Dear Lifehacker, I am looking at getting myself a tablet for Christmas, and was wondering what the major pros and cons of getting an iPad or Android tablet, and why I should choose one over the other. Any information would be great! Cheers, Aaron
Picture by Arjan Almekinders
As far as we’re concerned, both the iPad and most of the Android tablets on the market are good choices (and well worth discussing in the context of Christmas). Both offer portable browsing and app access, making it possible to travel without a notebook PC but still giving you more functionality than you’ll get simply from a smart phone. Which one you choose will depend on how you feel about a few key factors, and (potentially) how much money you have to spend. Here’s our take on the pros and cons.
iPad: The Pros
- Highly regarded for its ease of use, streamlined design and excellent battery life.
- Available in both Wi-Fi-only and Wi-Fi/3G models depending on your needs.
- Huge range of free and paid apps available, and the Apple approval process means malware and super-buggy software are largely unknown.
- If you purchase a 3G model, there’s some excellent value iPad data plans available.
iPad: The Cons
- The device is dependent on iTunes for initial setup and updating.
- On a non-jailbroken iPad, your options to customise can be limited, and Apple can make arbitrary changes you might not like (such as its recent controversial decision to change the orientation lock to a mute button).
- Despite being based on the iOS platform, you can’t use the device to make calls.
- No direct ability to add any external storage (such as an SD card from your camera).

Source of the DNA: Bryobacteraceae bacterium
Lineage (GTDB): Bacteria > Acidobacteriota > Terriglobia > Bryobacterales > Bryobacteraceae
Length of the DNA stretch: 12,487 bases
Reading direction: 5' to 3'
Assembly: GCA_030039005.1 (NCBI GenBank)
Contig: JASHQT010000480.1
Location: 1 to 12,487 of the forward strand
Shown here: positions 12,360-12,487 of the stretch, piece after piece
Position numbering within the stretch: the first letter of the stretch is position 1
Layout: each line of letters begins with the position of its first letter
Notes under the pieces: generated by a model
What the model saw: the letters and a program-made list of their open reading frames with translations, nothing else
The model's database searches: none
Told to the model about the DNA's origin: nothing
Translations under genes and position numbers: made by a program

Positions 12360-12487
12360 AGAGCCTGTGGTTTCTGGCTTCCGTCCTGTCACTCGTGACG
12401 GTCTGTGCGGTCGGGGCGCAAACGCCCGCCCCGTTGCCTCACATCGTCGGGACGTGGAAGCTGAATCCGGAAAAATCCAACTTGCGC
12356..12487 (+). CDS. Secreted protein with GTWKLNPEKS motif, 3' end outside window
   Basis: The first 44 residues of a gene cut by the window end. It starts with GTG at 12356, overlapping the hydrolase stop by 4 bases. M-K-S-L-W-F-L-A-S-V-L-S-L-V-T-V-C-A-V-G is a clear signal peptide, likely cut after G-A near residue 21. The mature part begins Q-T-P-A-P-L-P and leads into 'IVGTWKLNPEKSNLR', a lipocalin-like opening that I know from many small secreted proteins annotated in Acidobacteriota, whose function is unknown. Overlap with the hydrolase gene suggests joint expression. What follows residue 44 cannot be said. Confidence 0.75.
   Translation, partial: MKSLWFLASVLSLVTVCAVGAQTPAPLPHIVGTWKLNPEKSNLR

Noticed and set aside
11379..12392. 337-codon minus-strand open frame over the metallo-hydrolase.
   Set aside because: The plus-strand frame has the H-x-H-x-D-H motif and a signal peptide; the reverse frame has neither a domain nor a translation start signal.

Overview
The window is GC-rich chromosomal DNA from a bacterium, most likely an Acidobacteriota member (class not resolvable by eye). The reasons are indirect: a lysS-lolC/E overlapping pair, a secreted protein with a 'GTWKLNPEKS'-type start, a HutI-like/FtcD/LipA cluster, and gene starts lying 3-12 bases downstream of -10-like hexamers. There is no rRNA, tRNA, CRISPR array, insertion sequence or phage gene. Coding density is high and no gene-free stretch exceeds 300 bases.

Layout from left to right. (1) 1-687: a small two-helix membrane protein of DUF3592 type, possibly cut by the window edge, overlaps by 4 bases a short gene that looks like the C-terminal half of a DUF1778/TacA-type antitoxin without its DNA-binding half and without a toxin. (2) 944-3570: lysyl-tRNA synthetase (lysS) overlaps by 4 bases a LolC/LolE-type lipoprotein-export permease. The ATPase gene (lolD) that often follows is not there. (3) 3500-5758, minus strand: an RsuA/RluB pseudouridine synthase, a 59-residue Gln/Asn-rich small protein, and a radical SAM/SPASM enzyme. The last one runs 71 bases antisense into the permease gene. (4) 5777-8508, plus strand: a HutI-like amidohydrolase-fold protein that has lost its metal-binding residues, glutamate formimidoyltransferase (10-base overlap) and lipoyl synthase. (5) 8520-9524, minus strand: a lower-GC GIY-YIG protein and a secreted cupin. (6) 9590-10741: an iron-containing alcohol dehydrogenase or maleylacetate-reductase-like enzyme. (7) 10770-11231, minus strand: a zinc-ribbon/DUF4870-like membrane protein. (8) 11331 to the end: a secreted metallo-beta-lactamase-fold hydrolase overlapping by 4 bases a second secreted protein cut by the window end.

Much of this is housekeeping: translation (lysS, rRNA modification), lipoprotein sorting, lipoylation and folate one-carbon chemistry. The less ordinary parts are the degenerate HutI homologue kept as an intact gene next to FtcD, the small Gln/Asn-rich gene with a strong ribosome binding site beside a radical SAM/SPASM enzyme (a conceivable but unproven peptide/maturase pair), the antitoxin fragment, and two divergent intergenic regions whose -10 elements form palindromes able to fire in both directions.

- Use of micro-SIM means you can’t easily swap SIMs between most phones and the device for data access.
Android: The Pros
- There’s a large and growing range of devices available on both contract plans and outright purchase deals, with prices ranging from sub-$300 to more than $1,000.
- You’ve got a choice of device sizes and built-in connectors on offer, and many models can be used as a phone as well as a tablet.
- Built-in Google integration means your tablet is quickly synced and usable without needing to connect to another device.
- Since Android is open source software, customisation and tweaking options are broad and you can easily install a custom Android ROM if you don’t like the default options.
- Large range of apps in the Android market.
Android: The Cons
- Having a range of devices can make choosing more difficult.
- Resistive touchscreens on cheaper models don’t offer the best experience (this isn’t a problem on the higher-priced devices).
- Ease of upgrading devices to newer versions of Android varies hugely by manufacturer (presuming you don’t root the device and take on that task yourself).
- Few restrictions on apps in the market mean a higher risk of bad software if you don’t research apps first.
That’s our take; we’re sure readers will have extra thoughts to offer in the comments.